Jon Bradshaw: The Truth I’ve Learnt Moving From Client Side To Droga5

Jon Bradshaw: The Truth I’ve Learnt Moving From Client Side To Droga5

Marketing heavyweight Jon Bradshaw entered Droga5 back in early 2014 as chief strategy officer. This is the first time the former marketing head of Diageo, Lion and Virgin Mobile has worked on the agency side of the advertising business.

B&T Magazine
Posted by B&T Magazine

A lot of myths are being debunked recently, with 10 Marketing Myths squashed last week. In this post, Bradshaw discusses the top things he’s learnt from the move, dispelling some ingrained industry myths along the way.

“Nobody goes that way,” pretty much sums up all the advice I got when I asked people if I should leave the cloistered halls of big client side jobs and head agency side.

“Are you fricking mental?” was the other often heard comment. Now I’d be the first to admit I can be a little pig-headed at times, but I really didn’t get it. What on earth was so different and horrendous about working agency side that nobody in their right mind should move from the client world into the light? Nine months into my tenure at Droga 5 it’s probably worth stopping, reflecting and asking, were they right? Did I just make the biggest career mistake ever?

Myth #1: You’ll hate losing the power you have as a client

People think there is a big difference in the power you have; there really isn’t.  I reckon power is an illusion in every business. Everyone has to be a sales person, whatever their C-suite job title. Sure it looked like I got to make some decisions as a client, but not before I’d sold what I was trying to do to my boss, colleagues, team, customers, sales guys, franchisees, the list goes on. From CMO to a CSO – it’s still not your money. In both client and agency land, you’re always selling something.

Same shit, different day. BUSTED.

Myth #2. Working with creative people is difficult for clients

I always enjoyed the creative aspects of the job when I was on client side. The fact that I genuinely like creative folks was part of why I wanted to try agency life. Now that’s not to say that some creative people can’t be difficult. But so it seems are some planners, suits and just as often clients.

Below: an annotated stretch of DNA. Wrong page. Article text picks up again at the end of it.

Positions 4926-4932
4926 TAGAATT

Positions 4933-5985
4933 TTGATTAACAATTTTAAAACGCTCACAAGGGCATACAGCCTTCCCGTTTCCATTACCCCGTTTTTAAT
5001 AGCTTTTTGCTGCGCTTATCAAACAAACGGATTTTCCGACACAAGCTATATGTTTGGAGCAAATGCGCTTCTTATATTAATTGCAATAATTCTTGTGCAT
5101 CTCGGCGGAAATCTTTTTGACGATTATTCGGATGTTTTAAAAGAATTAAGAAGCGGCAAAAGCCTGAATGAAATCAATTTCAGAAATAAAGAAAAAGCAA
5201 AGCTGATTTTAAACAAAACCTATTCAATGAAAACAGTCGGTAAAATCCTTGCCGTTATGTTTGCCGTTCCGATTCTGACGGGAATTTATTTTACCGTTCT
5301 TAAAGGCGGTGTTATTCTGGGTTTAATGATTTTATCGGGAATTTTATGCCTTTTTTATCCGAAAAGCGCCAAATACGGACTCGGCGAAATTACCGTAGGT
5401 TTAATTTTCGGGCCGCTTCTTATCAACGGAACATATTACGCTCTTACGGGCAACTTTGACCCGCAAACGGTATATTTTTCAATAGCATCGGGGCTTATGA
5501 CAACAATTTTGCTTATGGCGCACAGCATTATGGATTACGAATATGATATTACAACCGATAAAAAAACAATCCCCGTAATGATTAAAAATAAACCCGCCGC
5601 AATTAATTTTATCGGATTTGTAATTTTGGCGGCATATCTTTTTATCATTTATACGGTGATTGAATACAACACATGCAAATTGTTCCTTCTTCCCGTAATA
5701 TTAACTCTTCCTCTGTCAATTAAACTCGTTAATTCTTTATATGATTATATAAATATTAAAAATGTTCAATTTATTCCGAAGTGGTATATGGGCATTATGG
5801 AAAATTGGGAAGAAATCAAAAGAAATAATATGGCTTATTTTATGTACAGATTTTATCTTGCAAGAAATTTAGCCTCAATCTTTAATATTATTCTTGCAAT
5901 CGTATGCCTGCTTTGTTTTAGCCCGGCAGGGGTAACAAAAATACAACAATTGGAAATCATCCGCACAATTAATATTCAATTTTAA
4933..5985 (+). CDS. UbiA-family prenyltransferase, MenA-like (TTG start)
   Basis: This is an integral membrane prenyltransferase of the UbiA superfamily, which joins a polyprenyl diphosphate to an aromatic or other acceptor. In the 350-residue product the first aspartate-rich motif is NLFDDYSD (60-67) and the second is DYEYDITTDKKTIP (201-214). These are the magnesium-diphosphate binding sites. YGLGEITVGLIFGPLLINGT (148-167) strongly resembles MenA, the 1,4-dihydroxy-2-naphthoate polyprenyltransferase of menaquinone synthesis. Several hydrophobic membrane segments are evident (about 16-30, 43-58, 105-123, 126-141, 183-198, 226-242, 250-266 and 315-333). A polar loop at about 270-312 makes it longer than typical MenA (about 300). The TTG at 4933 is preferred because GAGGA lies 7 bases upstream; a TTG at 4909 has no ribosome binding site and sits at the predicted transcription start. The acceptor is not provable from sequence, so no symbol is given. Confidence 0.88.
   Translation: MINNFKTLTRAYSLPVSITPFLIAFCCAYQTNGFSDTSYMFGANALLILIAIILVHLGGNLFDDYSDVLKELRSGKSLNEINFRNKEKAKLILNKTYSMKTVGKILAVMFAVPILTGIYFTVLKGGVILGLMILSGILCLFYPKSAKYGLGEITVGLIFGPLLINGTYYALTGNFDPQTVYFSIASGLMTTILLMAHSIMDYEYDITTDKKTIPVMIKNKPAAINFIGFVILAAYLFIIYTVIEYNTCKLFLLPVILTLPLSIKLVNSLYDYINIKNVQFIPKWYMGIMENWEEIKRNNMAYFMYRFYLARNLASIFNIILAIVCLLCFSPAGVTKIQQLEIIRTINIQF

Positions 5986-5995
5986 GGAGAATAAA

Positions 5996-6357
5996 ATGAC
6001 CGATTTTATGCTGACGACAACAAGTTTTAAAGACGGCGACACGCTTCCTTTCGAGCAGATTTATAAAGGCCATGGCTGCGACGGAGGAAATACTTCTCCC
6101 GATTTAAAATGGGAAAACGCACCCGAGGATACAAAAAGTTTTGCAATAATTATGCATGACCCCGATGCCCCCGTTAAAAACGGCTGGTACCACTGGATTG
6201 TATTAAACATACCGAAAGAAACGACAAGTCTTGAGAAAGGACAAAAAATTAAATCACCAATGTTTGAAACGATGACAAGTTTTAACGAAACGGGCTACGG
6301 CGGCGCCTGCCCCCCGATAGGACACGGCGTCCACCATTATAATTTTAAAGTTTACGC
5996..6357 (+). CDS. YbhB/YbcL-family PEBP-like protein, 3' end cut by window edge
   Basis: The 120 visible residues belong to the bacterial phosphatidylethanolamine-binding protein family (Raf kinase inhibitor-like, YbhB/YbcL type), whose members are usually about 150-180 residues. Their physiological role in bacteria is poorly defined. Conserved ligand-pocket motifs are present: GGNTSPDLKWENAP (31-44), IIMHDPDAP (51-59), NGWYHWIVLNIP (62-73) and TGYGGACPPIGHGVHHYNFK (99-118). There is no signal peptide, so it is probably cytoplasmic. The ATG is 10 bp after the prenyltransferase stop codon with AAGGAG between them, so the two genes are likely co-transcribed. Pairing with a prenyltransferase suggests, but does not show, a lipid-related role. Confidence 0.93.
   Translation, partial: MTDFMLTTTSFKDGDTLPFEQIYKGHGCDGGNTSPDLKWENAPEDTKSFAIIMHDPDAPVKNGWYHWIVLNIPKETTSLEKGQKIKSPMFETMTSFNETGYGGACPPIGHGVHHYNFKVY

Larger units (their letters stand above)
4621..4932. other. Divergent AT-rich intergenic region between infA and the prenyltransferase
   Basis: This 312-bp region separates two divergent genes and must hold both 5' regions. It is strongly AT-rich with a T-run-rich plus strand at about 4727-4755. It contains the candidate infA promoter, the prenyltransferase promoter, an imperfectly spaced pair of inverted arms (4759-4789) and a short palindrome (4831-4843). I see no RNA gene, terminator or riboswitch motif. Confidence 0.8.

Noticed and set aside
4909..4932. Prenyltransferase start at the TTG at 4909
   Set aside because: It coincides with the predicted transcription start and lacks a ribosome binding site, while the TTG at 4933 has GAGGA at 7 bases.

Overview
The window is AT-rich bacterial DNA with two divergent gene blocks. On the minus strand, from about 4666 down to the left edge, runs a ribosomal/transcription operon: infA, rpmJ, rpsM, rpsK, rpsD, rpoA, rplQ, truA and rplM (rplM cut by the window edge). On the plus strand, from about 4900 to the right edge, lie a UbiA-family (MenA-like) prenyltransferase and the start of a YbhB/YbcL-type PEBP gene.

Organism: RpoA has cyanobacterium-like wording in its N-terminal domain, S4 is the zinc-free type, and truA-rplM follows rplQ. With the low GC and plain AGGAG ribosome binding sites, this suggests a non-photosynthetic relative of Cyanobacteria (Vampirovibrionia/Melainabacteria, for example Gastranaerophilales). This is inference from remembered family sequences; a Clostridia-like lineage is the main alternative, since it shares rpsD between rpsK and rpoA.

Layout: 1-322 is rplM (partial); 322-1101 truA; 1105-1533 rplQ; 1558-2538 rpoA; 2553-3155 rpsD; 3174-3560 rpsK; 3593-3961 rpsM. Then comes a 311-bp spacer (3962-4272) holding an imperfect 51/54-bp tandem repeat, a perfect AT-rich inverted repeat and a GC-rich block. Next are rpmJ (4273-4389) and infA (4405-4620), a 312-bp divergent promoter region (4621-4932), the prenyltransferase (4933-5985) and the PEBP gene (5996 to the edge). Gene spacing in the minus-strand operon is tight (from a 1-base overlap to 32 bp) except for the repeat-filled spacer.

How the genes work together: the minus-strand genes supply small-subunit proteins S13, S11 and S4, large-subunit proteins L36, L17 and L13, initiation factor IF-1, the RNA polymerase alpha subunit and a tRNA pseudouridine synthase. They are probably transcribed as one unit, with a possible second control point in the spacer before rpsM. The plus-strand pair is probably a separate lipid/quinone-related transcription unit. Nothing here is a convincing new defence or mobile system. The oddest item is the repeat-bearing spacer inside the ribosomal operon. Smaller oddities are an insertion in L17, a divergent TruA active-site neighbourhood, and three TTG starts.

Some people are difficult people, welcome to life. There is a difference agency side however. As soon as you are an integral part of the creative process, versus the recipient of it, the need to nurture ideas becomes much more important. Knowing when to grow seed and when to kill weed is a much finer balance this side of the fence. Crucial to being good at that, however, is having a great working relationship with those ‘difficult’ creative people.

If it was actually difficult, I’d be screwed. Fortunately it’s not. BUSTED.

Myth #3: Advertising people work harder

I have one stereotypically Northern English word for this –

bollocks.

This myth exposes how little many agency people know about client side roles. Don’t get me wrong, its bloody hard work over here in agency land. But it’s not harder or longer hours than a client job. Agency work is lumpier, it ebbs and flows more and the ride is slightly less smooth. But it’s still just a lot of work. What’s weird about this myth is that it exists on both sides. I’ve met many a marketer who thinks it’s still all long lunches and crazy parties at the agency.

Yeah right. BUSTED.

Myth #4: Agencies don’t do analytical strategy

One agency CEO I talked to described what they wanted in a planner as ‘a creative person who can’t write or draw’. Whilst I know what they meant, that statement filled me with horror. Sure, I genuinely can’t write or draw, but I want planning to be so much more than that. Nobby, Sudeep and I talked about this a lot before I joined. We want to build out the strategic offering at Droga5 to be broader, deeper and more ‘strategic’ than just ‘planning’, whatever that is.

My view, oft espoused, still unchanged, is that whilst we know that marketing is a genuine mix of art and science, when push comes to shove and deadline meets budget, everyone’s temptation is to abandon the science and hope like hell for creative magic.

Well I’m in the business of creativity now, (and I love it) but I still want to do this job in a way that ensures that creativity is underpinned with the right amount of analysis, thinking and rigour to do the job it needs to do. Which in case any of us have forgotten as we fret about scam ads and award fixing, is not to win creative awards, but to sell more stuff.

And that means we need some science, bitches! BUSTED.

My views haven’t changed much since crossing the Rubicon. Those who know me might not be surprised at that. Agencies don’t understand the client’s business well enough. They don’t take the time to understand the business and reality of the clients’ problems before leaping to creative solutions. And vice versa. Clients don’t often get agencies. Don’t know and don’t care how they work, how hard they work and how they make money. Don’t really want partners, just need suppliers.

I’ve a newfound appreciation of the real challenges facing the agency as it tries to do great strategic and creative work. But I also intuitively, genuinely get what clients want, why they are asking what they asking, why they do what they do and how and why sometimes the agency struggles to meet that. I actually think we’d all do better with a few more clients sitting in agency roles and agency folk doing client jobs.

I’m either a pioneer or utterly, happily delusional. I leave that for you to decide.